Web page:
Myrdin turned the book over in their hands, the bedsheets beneath it still a rumpled mess. The material reeked of their sister’s fever, and the material itself was human drivel better left as fodder for their fireplace.

A ball of flames sprouted forth from Myrdin’s hand, the fingerless red gloves avoiding the sparks that ate the book alive. It reflected in the round brass glasses on the Divus’ face before it was mere ash upon the bedspread. “Of course it would be her,” they mumbled as they left the room. It wasn’t the fact that their sister was a resurrector that bothered them, but the idea that she had the nerve to get off and discover herself through human filth. Humans existed to serve those higher than them in society and nature, and the Divus were well above and beyond. The fact that their families were paid for their service was generous enough. Myrdin smiled darkly.

At least, there was a way to get their own sort of stress-relief.

The black marble greeted Myrdin as their heeled footsteps crept from the red-carpeted bedroom. A young human male, about nineteen years old, greeted them in fear, his head turned down to face the floor. “Hello, master. How may I help you?”

Myrdin grabbed the young man’s jaw and jerked it upright, their golden eyes glowing with mischief as the human dared to make eye contact. “It’s ‘how may I serve you,’ and you are never to look me in the eye again, understand?” Myrdin took delight in the whimper that came from the boy and tossed him aside. As the dull thud of a body hitting the hard floor met their ears, they left the pathetic creature to whimper in the dark.

Myrdin made their way through the estate they and their sister owned, and they crossed the dimly lit lobby to reach the other side of the indoor community, the judge awaiting them as they’d discussed. Myrdin squeezed the black staff in their hand as they tapped it on the large doors leading to the judge’s quarters, and they took the moment to fix their short, wavy red hair that fell just over their left brow. When the doors opened at the will of their superior, Myrdin slipped inside.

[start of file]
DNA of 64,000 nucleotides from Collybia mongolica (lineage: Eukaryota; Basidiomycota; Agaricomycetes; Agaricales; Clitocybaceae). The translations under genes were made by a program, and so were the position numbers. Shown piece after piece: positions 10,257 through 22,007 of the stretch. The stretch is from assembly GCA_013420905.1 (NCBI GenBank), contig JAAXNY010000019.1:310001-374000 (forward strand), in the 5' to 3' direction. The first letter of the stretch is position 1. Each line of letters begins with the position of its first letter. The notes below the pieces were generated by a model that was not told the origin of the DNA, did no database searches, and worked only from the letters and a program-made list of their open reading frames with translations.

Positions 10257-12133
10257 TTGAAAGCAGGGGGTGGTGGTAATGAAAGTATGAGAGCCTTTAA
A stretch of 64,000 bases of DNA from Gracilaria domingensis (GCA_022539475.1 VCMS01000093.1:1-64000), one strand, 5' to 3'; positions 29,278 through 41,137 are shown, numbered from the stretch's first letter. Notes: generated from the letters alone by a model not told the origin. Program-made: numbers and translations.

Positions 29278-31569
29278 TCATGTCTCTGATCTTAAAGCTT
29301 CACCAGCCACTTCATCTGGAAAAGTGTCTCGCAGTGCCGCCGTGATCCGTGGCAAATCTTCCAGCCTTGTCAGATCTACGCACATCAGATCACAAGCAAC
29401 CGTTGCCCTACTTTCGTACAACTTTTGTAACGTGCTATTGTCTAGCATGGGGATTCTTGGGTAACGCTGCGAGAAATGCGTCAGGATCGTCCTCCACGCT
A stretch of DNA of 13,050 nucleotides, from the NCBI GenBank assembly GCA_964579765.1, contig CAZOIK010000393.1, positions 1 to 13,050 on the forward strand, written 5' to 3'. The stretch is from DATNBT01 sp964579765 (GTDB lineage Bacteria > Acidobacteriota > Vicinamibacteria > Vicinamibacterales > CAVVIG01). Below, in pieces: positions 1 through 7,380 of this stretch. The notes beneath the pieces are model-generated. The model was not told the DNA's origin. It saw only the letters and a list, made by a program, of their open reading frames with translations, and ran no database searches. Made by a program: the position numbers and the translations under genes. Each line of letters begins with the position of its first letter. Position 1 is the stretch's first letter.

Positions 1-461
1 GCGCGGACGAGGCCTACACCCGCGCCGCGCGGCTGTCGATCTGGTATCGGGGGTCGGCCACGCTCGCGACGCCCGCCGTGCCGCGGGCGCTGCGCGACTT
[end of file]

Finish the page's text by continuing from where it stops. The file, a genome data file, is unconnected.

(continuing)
The judge waved a dark hand to close the doors once more, throwing them into near darkness as Divus often preferred. “You’re certain Amaranth is a resurrector?” His eyes glowed ice blue despite the lack of candles, which was quickly fixed as the judge gestured toward a few candelabra in the parlor.

“Positive, Nuvian. Her bed told as much.” The sounds coming from behind her door had drawn Myrdin closer, and as they’d approached to listen, it was more than enough of a confirmation before the soiled sheets were found. “Have you already contacted the elders to convene?”

“Yes, I send the message this morning.” Nuvian adjusted his black and silver robes as he leaned back against a desk. “Is she prepared to go through the test?”

“Probably not.” Myrdin’s hand flexed at the memory of the last test. It had been the first time they’d seen such a performance, and at the touch of their own hand. It was ironic their sister was next to be confirmed.